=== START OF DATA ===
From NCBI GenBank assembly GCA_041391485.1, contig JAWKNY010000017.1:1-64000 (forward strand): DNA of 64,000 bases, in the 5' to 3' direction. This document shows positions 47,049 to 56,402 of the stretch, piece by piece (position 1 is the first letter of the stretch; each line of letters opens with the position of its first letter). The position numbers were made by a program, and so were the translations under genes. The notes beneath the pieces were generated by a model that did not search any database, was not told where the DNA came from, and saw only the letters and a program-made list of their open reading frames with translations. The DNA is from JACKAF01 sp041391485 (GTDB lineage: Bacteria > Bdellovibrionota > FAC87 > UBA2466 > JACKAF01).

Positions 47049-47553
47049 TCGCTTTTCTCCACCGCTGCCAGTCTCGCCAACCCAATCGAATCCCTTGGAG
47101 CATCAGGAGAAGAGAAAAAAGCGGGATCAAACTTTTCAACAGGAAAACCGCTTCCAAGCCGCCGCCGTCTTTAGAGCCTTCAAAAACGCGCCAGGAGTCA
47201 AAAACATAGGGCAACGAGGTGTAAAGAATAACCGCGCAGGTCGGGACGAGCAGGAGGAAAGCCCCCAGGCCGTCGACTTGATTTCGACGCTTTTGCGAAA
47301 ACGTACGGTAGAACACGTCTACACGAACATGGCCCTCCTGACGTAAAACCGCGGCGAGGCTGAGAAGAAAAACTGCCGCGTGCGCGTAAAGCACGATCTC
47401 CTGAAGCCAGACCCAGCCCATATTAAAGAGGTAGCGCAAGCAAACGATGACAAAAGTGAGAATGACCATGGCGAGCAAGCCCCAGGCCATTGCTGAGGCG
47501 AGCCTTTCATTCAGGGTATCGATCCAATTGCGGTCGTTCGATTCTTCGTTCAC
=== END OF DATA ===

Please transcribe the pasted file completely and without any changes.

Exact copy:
From NCBI GenBank assembly GCA_041391485.1, contig JAWKNY010000017.1:1-64000 (forward strand): DNA of 64,000 bases, in the 5' to 3' direction. This document shows positions 47,049 to 56,402 of the stretch, piece by piece (position 1 is the first letter of the stretch; each line of letters opens with the position of its first letter). The position numbers were made by a program, and so were the translations under genes. The notes beneath the pieces were generated by a model that did not search any database, was not told where the DNA came from, and saw only the letters and a program-made list of their open reading frames with translations. The DNA is from JACKAF01 sp041391485 (GTDB lineage: Bacteria > Bdellovibrionota > FAC87 > UBA2466 > JACKAF01).

Positions 47049-47553
47049 TCGCTTTTCTCCACCGCTGCCAGTCTCGCCAACCCAATCGAATCCCTTGGAG
47101 CATCAGGAGAAGAGAAAAAAGCGGGATCAAACTTTTCAACAGGAAAACCGCTTCCAAGCCGCCGCCGTCTTTAGAGCCTTCAAAAACGCGCCAGGAGTCA
47201 AAAACATAGGGCAACGAGGTGTAAAGAATAACCGCGCAGGTCGGGACGAGCAGGAGGAAAGCCCCCAGGCCGTCGACTTGATTTCGACGCTTTTGCGAAA
47301 ACGTACGGTAGAACACGTCTACACGAACATGGCCCTCCTGACGTAAAACCGCGGCGAGGCTGAGAAGAAAAACTGCCGCGTGCGCGTAAAGCACGATCTC
47401 CTGAAGCCAGACCCAGCCCATATTAAAGAGGTAGCGCAAGCAAACGATGACAAAAGTGAGAATGACCATGGCGAGCAAGCCCCAGGCCATTGCTGAGGCG
47501 AGCCTTTCATTCAGGGTATCGATCCAATTGCGGTCGTTCGATTCTTCGTTCAC